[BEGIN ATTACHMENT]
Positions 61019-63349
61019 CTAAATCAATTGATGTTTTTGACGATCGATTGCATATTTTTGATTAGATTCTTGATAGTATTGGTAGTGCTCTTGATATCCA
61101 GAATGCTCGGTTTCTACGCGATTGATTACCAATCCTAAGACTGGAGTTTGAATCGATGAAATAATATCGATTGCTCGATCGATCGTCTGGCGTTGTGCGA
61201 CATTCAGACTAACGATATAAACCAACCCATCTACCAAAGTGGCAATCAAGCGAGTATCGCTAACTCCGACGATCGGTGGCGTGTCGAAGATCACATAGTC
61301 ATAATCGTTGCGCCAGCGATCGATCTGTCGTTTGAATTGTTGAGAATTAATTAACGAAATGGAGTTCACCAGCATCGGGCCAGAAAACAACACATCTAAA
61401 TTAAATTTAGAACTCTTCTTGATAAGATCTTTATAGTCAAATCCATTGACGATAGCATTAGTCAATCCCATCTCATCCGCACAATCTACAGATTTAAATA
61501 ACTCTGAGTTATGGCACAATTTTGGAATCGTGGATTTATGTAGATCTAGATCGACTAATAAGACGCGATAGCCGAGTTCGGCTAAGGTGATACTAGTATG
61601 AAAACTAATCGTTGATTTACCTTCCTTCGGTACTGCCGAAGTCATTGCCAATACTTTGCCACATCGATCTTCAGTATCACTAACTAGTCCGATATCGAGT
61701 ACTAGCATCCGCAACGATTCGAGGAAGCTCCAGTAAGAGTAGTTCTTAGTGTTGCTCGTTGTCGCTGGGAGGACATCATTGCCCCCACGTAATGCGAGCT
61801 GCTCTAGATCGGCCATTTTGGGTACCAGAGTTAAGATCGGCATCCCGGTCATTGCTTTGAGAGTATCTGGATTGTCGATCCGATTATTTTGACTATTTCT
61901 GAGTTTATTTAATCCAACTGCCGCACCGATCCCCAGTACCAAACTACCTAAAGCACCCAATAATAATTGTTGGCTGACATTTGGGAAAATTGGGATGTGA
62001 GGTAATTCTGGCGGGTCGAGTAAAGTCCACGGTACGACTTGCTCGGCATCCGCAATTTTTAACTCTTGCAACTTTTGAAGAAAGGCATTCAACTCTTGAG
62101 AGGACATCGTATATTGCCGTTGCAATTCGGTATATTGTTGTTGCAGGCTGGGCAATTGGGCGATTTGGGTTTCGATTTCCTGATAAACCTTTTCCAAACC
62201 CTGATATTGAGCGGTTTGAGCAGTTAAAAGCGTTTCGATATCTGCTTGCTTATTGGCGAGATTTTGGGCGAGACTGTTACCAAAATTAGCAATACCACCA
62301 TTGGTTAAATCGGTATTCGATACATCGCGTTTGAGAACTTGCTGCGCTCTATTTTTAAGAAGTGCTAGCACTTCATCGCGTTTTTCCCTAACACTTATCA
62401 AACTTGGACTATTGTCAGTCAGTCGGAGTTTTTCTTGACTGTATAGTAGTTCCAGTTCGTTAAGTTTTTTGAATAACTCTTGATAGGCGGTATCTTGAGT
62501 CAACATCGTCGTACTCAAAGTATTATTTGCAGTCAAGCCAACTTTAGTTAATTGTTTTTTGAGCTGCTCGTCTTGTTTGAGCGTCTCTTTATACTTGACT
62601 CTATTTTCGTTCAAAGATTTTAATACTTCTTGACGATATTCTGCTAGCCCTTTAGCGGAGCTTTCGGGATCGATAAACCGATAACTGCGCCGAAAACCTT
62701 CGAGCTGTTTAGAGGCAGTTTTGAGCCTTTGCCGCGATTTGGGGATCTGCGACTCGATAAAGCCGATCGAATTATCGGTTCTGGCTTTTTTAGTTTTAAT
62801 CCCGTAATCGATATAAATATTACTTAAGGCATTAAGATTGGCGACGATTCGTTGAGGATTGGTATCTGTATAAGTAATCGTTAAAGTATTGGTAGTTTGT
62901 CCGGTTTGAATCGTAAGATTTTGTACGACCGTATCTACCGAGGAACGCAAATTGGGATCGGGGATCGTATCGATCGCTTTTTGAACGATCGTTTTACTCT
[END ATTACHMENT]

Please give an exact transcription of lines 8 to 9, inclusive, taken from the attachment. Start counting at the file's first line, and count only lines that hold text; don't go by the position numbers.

61601 AAAACTAATCGTTGATTTACCTTCCTTCGGTACTGCCGAAGTCATTGCCAATACTTTGCCACATCGATCTTCAGTATCACTAACTAGTCCGATATCGAGT
61701 ACTAGCATCCGCAACGATTCGAGGAAGCTCCAGTAAGAGTAGTTCTTAGTGTTGCTCGTTGTCGCTGGGAGGACATCATTGCCCCCACGTAATGCGAGCT